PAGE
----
I am now scrambling to get holiday crafts and gifts done since work is slow and my craft "chores" are aplenty. Today I completed my second habitarium with a winter evergreen on a snowy hill. I like how this one came out and I cannot wait to finish my third one I am working on. The snowman is thus far quite adorable though he needs some cute little stick arms. San Diego lacks much foresty area but I know I will find some little snowman arms somewhere.
I am working on shnazzing up some paper stars with layer upon layer of silver glitter. These were leftover from last year. Apparently I never finished them but I am determined to get my holiday crafts done this year. Maybe my mom and I will finally finish that little Santa we've been working on for the past three or four years (how long has it been?). Check back for more habitariums and holiday crafts. I am almost done with a pair of festive arm warmers I knitted!
Happy crafting,
Cerise : )

Thursday, November 6, 2008


I am a 90 percenter, sometimes a 95 percenter, rarely 100% or more. I save all my finish work, like sewing buttons on my yoga mat bags, closing up my pillows with hand stitching, and making tags for the end. With the holidays coming up and the Arcata Christmas Crafts Fair fast approaching, I took a break to take inventory tonight. I thought I was looking pretty good, until I looked a little close and realized I had 12 bags that needed buttons and 10 pillow that needed seams and all of them need tags. So I furiously sewed on buttons and started on the seams but the rest will have to wait until tomorrow. Or another day, because I started on shrines and those are about 90% done.
Theresa, OmMama

Sunday, November 2, 2008


The old advice to measure twice and cut once is good advice for sewers. Sewing involves having end product and that involves planning.

This photo shows the results of not planning carefully. Knit fabrics need a smaller needle size. I didn't have one and thought I could make this top with a size 14 needle. I went ahead and finished the whole thing, wasting the money I spent on fabric and worse, a lot of time. It was, however, a learning experience and a reminder to take the time to plan: get all your materials together including the right tools. Get your scissors sharpened. Spend a couple of bucks on new needles and take the time to read up on the fabrics you are using. There are several websites that are have sewing help. Then you won't end up in yoga class coming undone at the seams!
OmMama, Theresa

Friday, October 31, 2008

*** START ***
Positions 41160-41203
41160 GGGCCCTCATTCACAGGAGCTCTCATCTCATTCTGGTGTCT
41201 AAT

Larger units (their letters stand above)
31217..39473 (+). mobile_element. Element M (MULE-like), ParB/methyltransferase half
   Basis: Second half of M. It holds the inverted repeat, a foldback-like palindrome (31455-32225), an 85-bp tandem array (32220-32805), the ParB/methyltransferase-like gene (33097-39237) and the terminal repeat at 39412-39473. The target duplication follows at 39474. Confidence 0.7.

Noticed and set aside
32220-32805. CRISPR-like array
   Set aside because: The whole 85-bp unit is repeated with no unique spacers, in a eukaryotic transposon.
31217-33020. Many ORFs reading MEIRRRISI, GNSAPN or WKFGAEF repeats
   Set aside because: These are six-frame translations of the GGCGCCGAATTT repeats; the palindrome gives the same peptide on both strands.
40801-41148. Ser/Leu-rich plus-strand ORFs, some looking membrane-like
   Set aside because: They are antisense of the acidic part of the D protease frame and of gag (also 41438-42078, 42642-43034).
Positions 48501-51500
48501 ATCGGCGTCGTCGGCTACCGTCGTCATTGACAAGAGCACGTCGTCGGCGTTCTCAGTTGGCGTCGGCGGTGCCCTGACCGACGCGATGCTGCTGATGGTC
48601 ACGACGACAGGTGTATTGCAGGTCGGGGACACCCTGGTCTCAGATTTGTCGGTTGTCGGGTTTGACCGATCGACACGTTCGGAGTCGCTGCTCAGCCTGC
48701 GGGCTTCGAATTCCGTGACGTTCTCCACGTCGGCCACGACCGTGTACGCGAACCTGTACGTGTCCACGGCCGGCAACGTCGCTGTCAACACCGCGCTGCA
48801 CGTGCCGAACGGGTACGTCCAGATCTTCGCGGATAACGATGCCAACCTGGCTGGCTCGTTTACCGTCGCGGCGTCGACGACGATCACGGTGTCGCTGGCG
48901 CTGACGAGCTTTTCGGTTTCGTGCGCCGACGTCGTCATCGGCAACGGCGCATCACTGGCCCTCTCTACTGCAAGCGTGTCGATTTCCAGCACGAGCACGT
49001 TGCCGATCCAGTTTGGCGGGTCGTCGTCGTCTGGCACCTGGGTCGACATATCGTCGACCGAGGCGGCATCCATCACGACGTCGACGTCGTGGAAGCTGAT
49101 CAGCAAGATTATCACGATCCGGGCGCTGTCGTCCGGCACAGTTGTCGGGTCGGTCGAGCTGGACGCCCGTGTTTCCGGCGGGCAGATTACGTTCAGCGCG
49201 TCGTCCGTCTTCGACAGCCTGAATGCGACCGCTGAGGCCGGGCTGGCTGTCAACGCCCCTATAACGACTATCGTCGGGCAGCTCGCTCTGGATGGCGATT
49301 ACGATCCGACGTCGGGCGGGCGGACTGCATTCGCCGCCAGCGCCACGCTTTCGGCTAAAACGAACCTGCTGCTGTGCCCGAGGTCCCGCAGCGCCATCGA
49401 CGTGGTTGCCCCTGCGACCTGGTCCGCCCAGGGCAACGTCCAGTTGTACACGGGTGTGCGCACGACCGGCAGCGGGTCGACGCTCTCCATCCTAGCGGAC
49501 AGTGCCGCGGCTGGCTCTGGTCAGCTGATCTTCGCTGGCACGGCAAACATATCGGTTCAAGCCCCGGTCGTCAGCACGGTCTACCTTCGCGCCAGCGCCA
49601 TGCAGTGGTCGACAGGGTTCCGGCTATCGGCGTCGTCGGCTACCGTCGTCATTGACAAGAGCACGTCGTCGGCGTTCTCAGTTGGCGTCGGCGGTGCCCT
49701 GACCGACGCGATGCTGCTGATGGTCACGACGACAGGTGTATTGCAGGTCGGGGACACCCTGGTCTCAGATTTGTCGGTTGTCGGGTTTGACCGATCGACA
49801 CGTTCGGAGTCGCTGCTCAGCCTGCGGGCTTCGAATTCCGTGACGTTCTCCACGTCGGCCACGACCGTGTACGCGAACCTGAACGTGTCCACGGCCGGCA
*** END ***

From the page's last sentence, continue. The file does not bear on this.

I just thought to call them habitariums while uploading the pictures for editing. It's done!!! The long awaited "habijar" has turned out better than I had hoped and I finally found a use for a few of my small, nifty, vintage wooden thread spools. The base is secured to the inside of the metal vintage jelly jar lid and the little amanitas, moss, and snail are secured to the "grass" base. All the felt peices are hand-stitched and the amanita tops are secured to vintage wooden spool stalks, complete with little felt veils. I decided last minute to add the moss and am very happy with the look of it. I will be making more habitariums the next couple of weeks and posting them on my Etsy site so look out for these great holiday gifts (you can get them for yourself, I won't tell!). I started making an evergreen tree for habitarium number two but it is a little too large for the jar so I think I will have to think smaller (a very hard thing to do!). So instead it is mearly a snowy little tree. I'm going to make bigger ones to match these and they will definitely also be in my Etsy store.
Happy crafting, Cerise : )

Tuesday, October 28, 2008

Domo Done!!!

Hey Target, eat your heart out. I finally finished my two year Domo Kun plush project and am more than squeelingly excited about the final product. Poor Domo got shrimpy little legs and was shoved into one of my many fabric buckets (along with other unfinished projects). He has been sitting out for a week now waiting his turn to be a finished creation. I cut off his stupid little legs and bottom and started anew with his lowers, not caring about the weird seams in the end. I know how I could better do him next time at least. Preplanning and measuring is really important. But here he is in all his wonderful Domoness. Now to make him Halloween costumes. I think that might be another few years.